Wednesday, March 18, 2009

Kate Parry responds to some questions posed by a library science student

1. Pick a single community and tell me a few of the most striking facts about literacy, learning, and access to knowledge and books.
When I first got to know the community in 1997 there were lots of “signs of literacy” in the trading centre – advertisements, signposts, graffiti – but hardly any more substantial reading matter: no bookshop/stationer, no newspapers. In the three primary schools that I visited the teachers all complained that they had no books, though one school said they’d been given a bunch but they’d all been stolen from the school’s store. The reading and writing classes that I observed were based entirely on the blackboard. The one secondary school in the immediate area (Kitengesa Comprehensive Secondary School) was very new at the time and had only half a dozen books or so. I did a survey of the students at this school and of one class at a secondary school a few miles away (St Martin’s Secondary School, Narozali – which did actually have more books, thanks to a recent Rotary Club donation), asking what printed material the students had at home. Most reported some – two or three items – but only one reported as many as ten. The items reported were mainly school textbooks (they were probably stolen from the schools), the occasional Bible, and single issues of newspapers, especially the Luganda paper Bukedde.

2. Tell me about the libraries that have been built in these communities.
The present building (but we’re putting up a new one) is just one room, with solar panels. We have four regular laptops, one XO laptop (of the “One laptop per child” project), and five little keyboards for teaching typing skills (they’re a recent donation). No internet access. The book collection is somewhat over 3000. We do lend books. Last year we had 6099 visits, i.e. an average of 117 per week, but that is probably an underestimate since people often forget to sign the book. These visits are concentrated during school days, because the secondary school students are in and out of the library all the time. Few of them come though during the holidays.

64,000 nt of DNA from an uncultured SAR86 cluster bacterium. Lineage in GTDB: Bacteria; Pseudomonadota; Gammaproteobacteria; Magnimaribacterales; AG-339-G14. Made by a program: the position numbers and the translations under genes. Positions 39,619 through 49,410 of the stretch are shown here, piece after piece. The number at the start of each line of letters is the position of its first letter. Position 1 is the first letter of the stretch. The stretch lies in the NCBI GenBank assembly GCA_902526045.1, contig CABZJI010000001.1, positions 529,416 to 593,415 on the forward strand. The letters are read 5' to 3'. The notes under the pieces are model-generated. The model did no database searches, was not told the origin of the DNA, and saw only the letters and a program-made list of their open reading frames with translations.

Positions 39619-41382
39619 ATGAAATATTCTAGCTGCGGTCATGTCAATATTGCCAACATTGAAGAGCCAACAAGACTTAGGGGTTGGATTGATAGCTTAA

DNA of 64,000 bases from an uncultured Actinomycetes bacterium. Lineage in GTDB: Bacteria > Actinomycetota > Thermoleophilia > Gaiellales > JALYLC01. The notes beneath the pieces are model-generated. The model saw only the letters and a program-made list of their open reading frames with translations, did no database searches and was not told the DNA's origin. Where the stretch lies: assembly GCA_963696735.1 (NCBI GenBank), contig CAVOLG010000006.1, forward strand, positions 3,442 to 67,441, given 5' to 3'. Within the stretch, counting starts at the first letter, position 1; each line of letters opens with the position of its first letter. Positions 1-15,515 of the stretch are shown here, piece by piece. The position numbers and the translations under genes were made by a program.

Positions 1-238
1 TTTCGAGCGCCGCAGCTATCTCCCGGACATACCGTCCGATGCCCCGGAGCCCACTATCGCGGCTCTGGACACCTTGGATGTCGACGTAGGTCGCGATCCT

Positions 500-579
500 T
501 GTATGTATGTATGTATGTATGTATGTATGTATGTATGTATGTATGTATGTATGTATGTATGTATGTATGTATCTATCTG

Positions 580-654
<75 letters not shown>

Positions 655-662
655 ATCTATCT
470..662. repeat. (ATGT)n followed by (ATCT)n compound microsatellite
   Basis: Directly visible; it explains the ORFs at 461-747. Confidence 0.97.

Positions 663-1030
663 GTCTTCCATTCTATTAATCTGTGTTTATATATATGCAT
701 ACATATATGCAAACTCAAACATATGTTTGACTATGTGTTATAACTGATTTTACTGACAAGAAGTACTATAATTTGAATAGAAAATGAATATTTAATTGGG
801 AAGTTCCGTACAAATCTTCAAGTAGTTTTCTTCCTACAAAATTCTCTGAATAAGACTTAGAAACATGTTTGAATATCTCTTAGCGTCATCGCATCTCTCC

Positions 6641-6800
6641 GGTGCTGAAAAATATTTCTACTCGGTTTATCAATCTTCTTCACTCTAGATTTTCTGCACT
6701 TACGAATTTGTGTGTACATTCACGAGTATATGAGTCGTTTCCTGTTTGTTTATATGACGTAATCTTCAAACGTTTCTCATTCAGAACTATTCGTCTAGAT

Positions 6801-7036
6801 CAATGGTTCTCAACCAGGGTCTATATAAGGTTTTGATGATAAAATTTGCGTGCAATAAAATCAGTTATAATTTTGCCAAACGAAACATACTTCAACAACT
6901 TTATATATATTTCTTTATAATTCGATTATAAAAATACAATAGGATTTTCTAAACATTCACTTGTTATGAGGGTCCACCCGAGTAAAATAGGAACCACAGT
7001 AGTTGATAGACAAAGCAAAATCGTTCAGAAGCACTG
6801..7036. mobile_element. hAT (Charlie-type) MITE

3. What have you observed in terms of change. As in: children and adults are becoming increasingly comfortable with the concept of a library (lending or not).
We have lots of programs and receive significant numbers of outside visitors. A Ugandan NGO called Ka Tutandike sent a troop of primary school teachers to visit last Fall, and a group of 28 people came from Rwanda because they’re interested in setting up community libraries there (I’ve told Betsy about this and hope to meet the leader of the group when I’m in Kigali next week). A number of adults in the village are regular visitors, and primary schools ask to be invited to our Children’s Days. Children are also coming by themselves. We had a Children’s Day on Feb. 21 for a particular school, and last Saturday, when I was there, I saw some children come in from that same school.

4. Do you feel that the introduction of a library to your village has had a positive impact on society, literacy, the economy of the village, or other.
It has encouraged general reading, especially among the secondary school students, and has introduced some of the primary school students to books. Many of the adults have told me that the newspapers enable them to know “what is going on in the country”. It has fostered the growth of a Women’s Group, which has become a microfinance organization. It has attracted the interest of outsiders, especially Canadians associated with the University of British Columbia, which has in turn brought volunteers, and their money, to the village. The school has grown rapidly, which the school’s Director attributes at least in part to the library. But I don’t want to be too starry-eyed about this: there are still plenty of people in the area who never read, and most remain very poor.

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